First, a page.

Plus, read about who Diana looked up too, how she communicated her authentic self, and what Pearce's own relationship with the Princess was like.
You’ll likely have heard the name Stewart Pearce but not quite be able to pin-point where or why. Let us help: he’s best known as Princess Diana‘s voice coach, and still works a master of voice and presence coach today.
“I began working with Diana Princess of Wales just after her BBC appearance in the infamous Martin Bashir interview,” he tells Marie Claire UK. For the two years following that, Pearce shares that he helped Diana connect with her inner voice – “she realised that she wasn’t appearing to be as powerful as she wanted to be and she felt quite submissive,” Pearce told Town & Country previously.
They weren’t just colleagues, but friends in the end, too. When I ask Pearce what his favourite memory with Diana is, he has many. “Walking quickly down Kensington high street with Diana in a wig, sunglasses and a trench coat en route to see Jerry Maguire incognito at the Odeon Cinema,” he shares. “Diana yearned to be normal – relishing the smell of rain on the top of a number nine bus during early winter, standing at my kitchen sink washing cups and saucers, and skipping out of my Chelsea Studio after a session clad in form fitting gym leggings.”
“All were achieved by seeking vitality and joy – Diana was such fun to be with,” he goes on.
He’s recently released his first book about the Princess – titled Diana: The Voice of Change – although it’s been 25 years in the making, he says, as he promised himself he wouldn’t release what he knew of the Princess until both Harry and William were married.
Now, thanks to The Conscious Life Expo landing in London for the first time this weekend, we got the chance to catch up with the coach. Naturally, he’s keen to talk about his and Diana’s relationship, his unique form of training, and how it helped shape the figure that the world still knows and loves today. Keep reading…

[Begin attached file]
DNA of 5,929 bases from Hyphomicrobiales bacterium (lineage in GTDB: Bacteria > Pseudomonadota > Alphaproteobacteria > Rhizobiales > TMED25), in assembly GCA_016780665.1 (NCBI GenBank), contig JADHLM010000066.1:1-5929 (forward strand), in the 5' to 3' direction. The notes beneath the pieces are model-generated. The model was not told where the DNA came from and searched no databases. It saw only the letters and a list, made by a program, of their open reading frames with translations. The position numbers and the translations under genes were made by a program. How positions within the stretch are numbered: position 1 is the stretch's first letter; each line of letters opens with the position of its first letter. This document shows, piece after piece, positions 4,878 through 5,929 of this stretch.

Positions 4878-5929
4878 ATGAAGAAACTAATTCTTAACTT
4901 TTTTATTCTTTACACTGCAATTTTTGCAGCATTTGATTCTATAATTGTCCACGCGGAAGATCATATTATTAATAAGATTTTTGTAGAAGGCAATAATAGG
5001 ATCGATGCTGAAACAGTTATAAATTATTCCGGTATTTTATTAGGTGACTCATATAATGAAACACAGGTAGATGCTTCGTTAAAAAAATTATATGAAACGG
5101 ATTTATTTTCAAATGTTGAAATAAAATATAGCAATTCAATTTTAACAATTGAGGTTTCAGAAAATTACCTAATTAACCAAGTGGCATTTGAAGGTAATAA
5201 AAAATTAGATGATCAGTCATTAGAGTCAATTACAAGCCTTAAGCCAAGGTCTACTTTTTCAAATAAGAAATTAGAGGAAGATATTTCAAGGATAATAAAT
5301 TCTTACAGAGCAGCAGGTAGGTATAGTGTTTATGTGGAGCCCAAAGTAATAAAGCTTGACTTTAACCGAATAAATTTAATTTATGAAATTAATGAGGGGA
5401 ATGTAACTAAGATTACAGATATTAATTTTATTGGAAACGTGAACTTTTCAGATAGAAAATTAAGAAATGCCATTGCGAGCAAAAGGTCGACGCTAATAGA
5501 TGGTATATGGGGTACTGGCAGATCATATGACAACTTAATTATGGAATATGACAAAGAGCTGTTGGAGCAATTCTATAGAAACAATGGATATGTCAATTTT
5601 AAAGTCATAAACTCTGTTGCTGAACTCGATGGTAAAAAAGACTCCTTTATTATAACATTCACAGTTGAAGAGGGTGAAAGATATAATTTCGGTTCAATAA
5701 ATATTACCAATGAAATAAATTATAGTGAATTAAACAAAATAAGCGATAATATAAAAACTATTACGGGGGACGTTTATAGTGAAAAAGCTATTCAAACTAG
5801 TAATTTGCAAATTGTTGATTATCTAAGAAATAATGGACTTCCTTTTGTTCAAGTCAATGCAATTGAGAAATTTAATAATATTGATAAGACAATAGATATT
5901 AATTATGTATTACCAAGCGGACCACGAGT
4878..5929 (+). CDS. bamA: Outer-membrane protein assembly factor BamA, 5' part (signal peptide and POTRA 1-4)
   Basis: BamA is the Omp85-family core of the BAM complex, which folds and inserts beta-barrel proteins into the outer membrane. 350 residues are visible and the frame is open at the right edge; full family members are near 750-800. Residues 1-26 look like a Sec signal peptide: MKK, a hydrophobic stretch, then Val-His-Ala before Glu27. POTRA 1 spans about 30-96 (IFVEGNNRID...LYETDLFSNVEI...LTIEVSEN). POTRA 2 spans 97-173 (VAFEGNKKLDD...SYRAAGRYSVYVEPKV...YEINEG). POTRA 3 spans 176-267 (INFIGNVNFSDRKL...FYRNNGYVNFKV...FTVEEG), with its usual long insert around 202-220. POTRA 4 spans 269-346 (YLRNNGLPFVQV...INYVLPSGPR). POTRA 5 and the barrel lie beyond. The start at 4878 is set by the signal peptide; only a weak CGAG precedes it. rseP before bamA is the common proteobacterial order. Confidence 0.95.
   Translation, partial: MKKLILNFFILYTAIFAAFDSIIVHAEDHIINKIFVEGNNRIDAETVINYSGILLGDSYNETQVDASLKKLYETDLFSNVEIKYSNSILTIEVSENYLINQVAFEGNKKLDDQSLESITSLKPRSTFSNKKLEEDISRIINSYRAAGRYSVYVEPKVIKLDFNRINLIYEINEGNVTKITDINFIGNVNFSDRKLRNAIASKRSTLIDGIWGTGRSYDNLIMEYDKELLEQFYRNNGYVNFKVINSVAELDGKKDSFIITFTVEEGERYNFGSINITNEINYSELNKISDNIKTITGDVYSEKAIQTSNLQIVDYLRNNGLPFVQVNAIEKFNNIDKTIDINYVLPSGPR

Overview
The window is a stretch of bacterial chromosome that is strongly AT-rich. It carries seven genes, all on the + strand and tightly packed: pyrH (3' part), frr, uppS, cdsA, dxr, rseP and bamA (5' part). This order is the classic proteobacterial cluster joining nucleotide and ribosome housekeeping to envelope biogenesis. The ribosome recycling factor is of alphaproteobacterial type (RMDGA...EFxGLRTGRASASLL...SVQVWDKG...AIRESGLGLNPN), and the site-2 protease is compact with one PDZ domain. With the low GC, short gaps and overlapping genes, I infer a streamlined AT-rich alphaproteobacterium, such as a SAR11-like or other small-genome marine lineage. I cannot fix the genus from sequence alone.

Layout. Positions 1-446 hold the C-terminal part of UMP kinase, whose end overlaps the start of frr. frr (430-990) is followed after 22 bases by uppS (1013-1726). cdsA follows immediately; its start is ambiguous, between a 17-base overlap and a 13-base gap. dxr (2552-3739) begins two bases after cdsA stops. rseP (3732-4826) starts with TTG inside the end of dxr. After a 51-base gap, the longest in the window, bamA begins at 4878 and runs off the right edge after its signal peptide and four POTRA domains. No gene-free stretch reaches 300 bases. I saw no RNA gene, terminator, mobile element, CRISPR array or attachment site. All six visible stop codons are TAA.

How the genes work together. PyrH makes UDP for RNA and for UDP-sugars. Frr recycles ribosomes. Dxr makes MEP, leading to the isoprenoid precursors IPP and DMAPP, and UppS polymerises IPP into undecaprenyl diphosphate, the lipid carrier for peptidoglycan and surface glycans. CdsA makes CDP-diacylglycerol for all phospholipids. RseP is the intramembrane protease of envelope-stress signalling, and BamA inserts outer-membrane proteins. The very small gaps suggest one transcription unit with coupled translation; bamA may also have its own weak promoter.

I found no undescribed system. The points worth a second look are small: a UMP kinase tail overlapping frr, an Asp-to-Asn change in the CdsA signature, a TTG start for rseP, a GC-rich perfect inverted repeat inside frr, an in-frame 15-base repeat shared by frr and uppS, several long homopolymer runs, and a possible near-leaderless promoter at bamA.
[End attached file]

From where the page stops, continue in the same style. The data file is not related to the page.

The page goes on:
So… what’s a voice coach?
In Pearce’s experience, a voice coach is someone who engages with leading personalities who wish to achieve peak performance. Pearce personally has worked with Margaret Thatcher, Anita Roddick, Mark Rylance, Sebastian Stan, and Diana Princess of Wales, to name just a few
They all had one thing in common – “they all wanted to shine their own unique message into the world and be beacons of change, excellence, truth, justice, and compassion,” he explains. So, working with a voice coach helps enable you to do this via what Pearce refers to as radiant magnetism, a form of charisma said coaches believe they can teach an individual.
How so? “Radiant personal magnetism and sparkling charisma arise when the individual allows their essence to be expressed through presence,” explains Pearce. “The unmistakable power of presence happens when the individual is switched on by the passion and originality of their quest, when they are focused and present with each of the senses open and aware,” Pearce continues.
“Essentially, they shine with a unique resonance I call radiance.”
What are the benefits of having a voice coach?
Would Diana have left such a lasting impression on the world without being able to communicate her kindness, compassion and genuinity? Probably not.
“Being an effective communicator today is a challenging pursuit,” explains Pearce. “Engaging with a radiance, voice or presence coach means the presenter can acquire unique body-voice communication skills with an extra special patina galvanised by the conviction of their own inner glow, by the strength of a weighty vocal presence, and spell-binding physical centering.”
“All these skills allow the individual to communicate passionately, yet in an authentically true and earthy fashion,” he concludes.
The poet Rumi wrote: “If words arise from the heart, they enter the heart. If words arise from the tongue alone, they will not pass beyond the ears!”
Why was having a voice coach important to Diana?
According to Pearce, Diana wanted to gain an executive stance in all her public appearances.